Earlier this week, Power of Zero, a new global campaign calling for zero violence, zero hate and zero bullying from age zero launched in New York City. Microsoft was on hand to support the lead organization NoBully and to promote civility and positive online behaviors among children, young people and all digital citizens.
The launch, held at UNICEF headquarters, follows nearly two years of research and planning in conjunction with technology companies, nongovernmental organizations and other groups focused on creating a global movement to combat online bullying and harassment. Collaborative efforts began at a global strategy session in London in April 2017.
“There is growing recognition that we have to invest in our youngest children and give them the foundation they need to thrive in this interconnected world,” says Nicholas Carlisle, founder of NoBully and campaign president for Power of Zero. “Power of Zero is about making digital civility – a concept pioneered by Microsoft – global. In this launch phase, we will be able to bring ‘The 12 Powers’ to young children across North America and then extend the campaign with the help of our partners into Southeast Asia, India, Latin America and beyond.”
In partnership with Scholastic, Power of Zero is providing early childhood educators and families with learning resources to help them leverage their “powers for good.” Critical thinking, inclusivity, respect and resilience are four of the 12 powers the program recommends to help children thrive in a digital world.
As part of the launch event, Power of Zero held a panel discussion with representatives of the technology industry, as well as UNICEF. I participated on behalf of Microsoft, along with representatives from AT&T, Facebook and Hasbro, all of which are also members of Power of Zero’s steering committee. The panel was moderated by Dr. Lewis Bernstein, a longtime research and education executive from Sesame Workshop.
We discussed the risks and opportunities that children and young people face online daily, as well as the need to instill values in young people at the earliest of ages. Some key themes that emerged included the need for parents and trusted adults to be involved, early and often, in children’s online activities; that children and teens needed to be equipped – skills-wise and attitudinally – to deal with online issues like fake news, misinformation, bullying and fraud, and the belief that a true, multistakeholder effort like Power of Zero has a strong chance of breaking through and inspiring adults to invest and assist children with their online growth and development.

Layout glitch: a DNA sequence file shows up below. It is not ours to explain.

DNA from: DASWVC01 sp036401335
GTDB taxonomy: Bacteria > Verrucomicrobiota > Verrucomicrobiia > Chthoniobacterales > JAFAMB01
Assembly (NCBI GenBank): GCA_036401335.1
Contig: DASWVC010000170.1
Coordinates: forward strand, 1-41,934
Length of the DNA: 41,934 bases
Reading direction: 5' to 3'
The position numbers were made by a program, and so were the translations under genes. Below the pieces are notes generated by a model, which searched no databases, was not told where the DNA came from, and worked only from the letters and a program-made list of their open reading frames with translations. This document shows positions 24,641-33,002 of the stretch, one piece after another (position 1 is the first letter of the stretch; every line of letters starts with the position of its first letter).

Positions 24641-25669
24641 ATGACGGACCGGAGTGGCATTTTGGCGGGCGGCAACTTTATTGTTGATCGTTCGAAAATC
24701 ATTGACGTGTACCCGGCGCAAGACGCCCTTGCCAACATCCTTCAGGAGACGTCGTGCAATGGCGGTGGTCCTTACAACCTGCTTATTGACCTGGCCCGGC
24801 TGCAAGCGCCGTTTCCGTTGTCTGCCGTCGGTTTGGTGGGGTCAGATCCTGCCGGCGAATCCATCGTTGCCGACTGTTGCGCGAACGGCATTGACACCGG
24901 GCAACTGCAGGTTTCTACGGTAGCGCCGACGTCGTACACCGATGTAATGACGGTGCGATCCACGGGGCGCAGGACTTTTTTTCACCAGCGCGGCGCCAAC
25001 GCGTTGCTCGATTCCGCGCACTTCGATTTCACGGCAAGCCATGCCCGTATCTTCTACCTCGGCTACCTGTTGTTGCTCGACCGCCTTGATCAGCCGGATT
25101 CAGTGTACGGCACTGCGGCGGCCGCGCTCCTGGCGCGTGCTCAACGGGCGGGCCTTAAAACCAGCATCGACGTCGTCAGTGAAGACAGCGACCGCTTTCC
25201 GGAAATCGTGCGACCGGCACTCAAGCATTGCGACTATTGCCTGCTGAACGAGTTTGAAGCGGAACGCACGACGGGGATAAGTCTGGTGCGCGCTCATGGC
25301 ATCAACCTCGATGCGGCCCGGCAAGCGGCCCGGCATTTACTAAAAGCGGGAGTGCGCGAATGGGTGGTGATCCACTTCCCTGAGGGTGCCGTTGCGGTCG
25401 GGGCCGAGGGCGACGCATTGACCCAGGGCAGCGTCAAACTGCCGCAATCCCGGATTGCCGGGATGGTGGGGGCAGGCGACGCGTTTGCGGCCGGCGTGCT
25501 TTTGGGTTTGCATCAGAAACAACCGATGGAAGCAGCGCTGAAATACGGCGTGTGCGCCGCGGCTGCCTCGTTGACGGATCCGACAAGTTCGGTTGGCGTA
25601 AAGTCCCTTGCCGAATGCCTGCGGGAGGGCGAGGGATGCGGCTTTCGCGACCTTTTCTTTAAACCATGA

Microsoft’s latest research, released Feb. 5, shows that now more than ever, teens are turning to parents and other adults, including teachers, coaches and counselors for help with online issues. This finding needs to stand as a testament that kids need help navigating the online world. What a better way to help arm them than with resources like those developed by Power of Zero.
Digital civility underpins Power of Zero
Microsoft was eager to join the Power of Zero collaboration and to support the campaign for two primary reasons. First, it fills a gap by targeting as its peak demographic children who are basically online as soon as they’re able to hold a cellphone. The debate is wide open as to whether such early online activity is advisable, but there can be no debate that it is, in fact, happening. Second, Power of Zero closely aligns to our own global campaign now entering its fourth year. At Microsoft, we seek to create a “human platform” to foster digital civility, online interactions among all people that are rooted in respect, inclusivity and kindness.
Along with other campaigns and online safety activities, our digital civility work builds on some of our earlier efforts to prevent and fight back against online bullying and harassment. We’ve been committed to combatting cyberbullying for more than a dozen years, conducting research in 25 countries, creating tools and resources to help parents and others identify and address online bullying incidents, and we’ve participated in international conferences and events designed to raise awareness and share best practices among key stakeholders.
When faced with online bullying, we encourage young people to talk to adults, and we call on adults to listen, suspend judgment and plan any response or action plan together. We also ask adults to remember to model civil and respectful behaviors both in person and online.
To learn more, visit the Power of Zero and NoBully websites, and consult these Microsoft resources: fact sheet, second fact sheet, presentation deck, research paper. For more on online safety generally, visit our website and resources page. And, for regular news and information, connect with us on Facebook and Twitter.
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Author: Steve Clarke